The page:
The children were aged one to five, with one early post neonatal child aged between one and six months. The bones of two skeletons exhibited familial traits and appeared to have been buried together, suggesting a close relationship. The skeleton of the child buried in a flexed position produced a date suggesting burial during the 8th or 9th centuries AD.

A photo of archaeologists digging up skeletons within St Piran's in Cornwall
© James Gossip / Cornwall Archaeological Unit
The other child appears to have been buried around the same time, but more probably in the 9th century AD. These results are very important as they strongly suggest the existence of a place of Christian worship at this time. It is thought likely that the surviving oratory building is of Norman date - 11th or 12th century.

A photo of archaeologists digging up skeletons within St Piran's in Cornwall
© James Gossip / Cornwall Archaeological Unit
If this is the case then these burials relate to an earlier structure, the presence of which has long been suspected. The dates also suggest the development of the dune system earlier than previously thought, and it is likely that the building was constructed within a terrace in an already existing dune.

A photo of archaeologists standing within the stone walls of St Piran's in Cornwall
© James Gossip / Cornwall Archaeological Unit
It is possible that these burials form part of a sequence and that earlier burials are present cut into the sands beneath. Due to the scarcity of religious structures scientifically dated to the early medieval period, these findings are of national significance and help to confirm the early medieval origins of a religious centre at the oratory site.

Watch a time-lapse video of the dig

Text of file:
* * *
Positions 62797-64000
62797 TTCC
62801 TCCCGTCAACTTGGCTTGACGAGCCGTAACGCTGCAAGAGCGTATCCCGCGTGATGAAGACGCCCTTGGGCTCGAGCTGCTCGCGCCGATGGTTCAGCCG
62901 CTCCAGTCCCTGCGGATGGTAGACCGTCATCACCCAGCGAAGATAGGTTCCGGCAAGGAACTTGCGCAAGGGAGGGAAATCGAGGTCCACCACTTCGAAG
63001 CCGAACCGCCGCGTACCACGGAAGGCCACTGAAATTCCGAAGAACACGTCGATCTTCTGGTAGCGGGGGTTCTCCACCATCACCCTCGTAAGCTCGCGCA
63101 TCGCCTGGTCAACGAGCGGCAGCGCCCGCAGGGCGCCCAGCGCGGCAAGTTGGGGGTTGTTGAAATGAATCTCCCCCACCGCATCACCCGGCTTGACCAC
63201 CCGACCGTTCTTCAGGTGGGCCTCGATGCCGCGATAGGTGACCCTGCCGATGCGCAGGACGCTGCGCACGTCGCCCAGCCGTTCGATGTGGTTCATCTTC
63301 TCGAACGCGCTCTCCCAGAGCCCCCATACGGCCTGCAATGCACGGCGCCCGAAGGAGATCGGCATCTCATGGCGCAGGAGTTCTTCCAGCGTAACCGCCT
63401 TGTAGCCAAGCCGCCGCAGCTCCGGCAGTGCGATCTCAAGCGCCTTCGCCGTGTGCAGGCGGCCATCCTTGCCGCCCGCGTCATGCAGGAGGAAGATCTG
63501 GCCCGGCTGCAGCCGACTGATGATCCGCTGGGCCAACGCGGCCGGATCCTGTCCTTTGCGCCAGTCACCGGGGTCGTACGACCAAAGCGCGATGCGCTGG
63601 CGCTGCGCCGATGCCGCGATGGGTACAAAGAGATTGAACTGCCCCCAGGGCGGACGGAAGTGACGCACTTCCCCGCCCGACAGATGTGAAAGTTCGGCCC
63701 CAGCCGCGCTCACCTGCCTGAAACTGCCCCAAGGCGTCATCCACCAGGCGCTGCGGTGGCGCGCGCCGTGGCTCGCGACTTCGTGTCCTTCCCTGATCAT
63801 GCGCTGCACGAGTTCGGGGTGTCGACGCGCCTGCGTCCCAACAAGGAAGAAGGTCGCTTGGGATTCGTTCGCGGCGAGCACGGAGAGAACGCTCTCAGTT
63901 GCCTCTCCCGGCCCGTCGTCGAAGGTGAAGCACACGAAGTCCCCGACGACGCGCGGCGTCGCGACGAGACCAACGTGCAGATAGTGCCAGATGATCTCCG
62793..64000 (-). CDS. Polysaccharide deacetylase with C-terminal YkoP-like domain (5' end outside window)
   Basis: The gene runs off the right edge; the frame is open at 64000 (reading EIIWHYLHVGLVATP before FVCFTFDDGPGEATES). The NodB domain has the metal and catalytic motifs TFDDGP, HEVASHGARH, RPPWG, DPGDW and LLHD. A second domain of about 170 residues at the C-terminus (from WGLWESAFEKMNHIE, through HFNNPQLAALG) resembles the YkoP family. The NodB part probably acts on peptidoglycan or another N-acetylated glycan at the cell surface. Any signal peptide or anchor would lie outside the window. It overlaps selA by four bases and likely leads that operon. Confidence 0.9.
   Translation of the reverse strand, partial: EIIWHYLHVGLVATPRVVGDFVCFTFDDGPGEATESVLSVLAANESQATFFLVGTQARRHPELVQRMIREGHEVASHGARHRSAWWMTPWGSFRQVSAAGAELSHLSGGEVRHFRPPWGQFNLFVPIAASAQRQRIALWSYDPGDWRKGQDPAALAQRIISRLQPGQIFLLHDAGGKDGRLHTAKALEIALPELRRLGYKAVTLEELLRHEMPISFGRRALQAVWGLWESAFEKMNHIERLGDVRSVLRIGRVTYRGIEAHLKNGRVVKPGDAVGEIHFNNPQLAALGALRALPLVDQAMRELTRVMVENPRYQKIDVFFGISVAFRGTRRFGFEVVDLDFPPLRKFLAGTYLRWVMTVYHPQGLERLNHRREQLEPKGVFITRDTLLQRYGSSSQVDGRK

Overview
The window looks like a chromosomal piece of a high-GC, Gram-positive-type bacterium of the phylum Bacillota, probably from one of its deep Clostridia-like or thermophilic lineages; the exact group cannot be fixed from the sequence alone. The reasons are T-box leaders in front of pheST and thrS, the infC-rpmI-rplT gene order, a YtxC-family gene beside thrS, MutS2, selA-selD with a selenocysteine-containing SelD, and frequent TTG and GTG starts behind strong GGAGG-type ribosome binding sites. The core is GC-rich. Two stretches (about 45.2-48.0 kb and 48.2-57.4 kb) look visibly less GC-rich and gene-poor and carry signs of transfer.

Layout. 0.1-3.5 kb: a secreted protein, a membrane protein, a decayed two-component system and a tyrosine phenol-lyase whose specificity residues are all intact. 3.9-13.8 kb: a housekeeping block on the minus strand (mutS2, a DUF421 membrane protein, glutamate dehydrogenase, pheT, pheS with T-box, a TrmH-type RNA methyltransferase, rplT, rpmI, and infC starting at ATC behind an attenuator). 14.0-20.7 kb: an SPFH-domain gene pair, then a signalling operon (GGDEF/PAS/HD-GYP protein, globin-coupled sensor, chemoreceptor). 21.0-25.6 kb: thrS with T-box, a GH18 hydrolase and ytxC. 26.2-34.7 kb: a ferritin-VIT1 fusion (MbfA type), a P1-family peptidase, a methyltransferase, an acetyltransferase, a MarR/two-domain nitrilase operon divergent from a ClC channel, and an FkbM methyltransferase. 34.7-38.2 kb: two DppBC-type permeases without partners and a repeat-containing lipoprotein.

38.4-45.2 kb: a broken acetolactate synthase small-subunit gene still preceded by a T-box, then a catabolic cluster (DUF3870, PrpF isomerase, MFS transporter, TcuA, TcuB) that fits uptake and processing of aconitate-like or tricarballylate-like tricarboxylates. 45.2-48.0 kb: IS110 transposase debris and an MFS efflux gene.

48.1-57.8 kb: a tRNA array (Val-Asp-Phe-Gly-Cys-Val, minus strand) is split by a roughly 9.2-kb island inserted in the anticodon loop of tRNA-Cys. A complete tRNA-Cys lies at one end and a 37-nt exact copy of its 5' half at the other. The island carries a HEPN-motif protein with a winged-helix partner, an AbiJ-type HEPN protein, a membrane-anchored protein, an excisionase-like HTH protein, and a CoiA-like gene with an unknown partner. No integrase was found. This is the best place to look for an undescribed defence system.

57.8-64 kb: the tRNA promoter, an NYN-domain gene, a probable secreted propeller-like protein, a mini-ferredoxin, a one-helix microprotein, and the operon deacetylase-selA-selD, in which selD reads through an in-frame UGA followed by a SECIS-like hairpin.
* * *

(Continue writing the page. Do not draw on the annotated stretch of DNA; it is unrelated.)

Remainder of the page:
On completion of our analysis the bones will be re-interred at the site with due care and respect.

A photo of archaeologists standing within the stone walls of St Piran's in Cornwall
© James Gossip / Cornwall Archaeological Unit
We hope that further archaeological work and detailed analysis of the skeletal material, including excavations which may reveal earlier burials, can be used to provide information on origins, migration and diet.

It will add significantly to our knowledge of the early origins of this iconic site and the development of the early church in Cornwall.”

What do you think? Leave a comment below.

Three museums to discover the history of Cornwall in

Bodmin Town Museum
Rocks and minerals, showcases from the world wars, a model forge, agricultural implements, a Cornish Victorian kitchen, Bardic items, wildlife and railway artefacts and medieval church exhibits feature at this museum.

Liskeard and District Museum
From a civil war helmet, to an architect’s spirit level and a photographic studio, the displays here cover local history from Mesolithic settlers to the 19th century.

Pendennis Castle
Throughout its 450-year history, Pendennis Castle has faced new enemies, right up to the Second World War. See a Tudor gun deck in action and experience the sights and sounds of battle in the interactive exhibition at the Royal Artillery Barracks.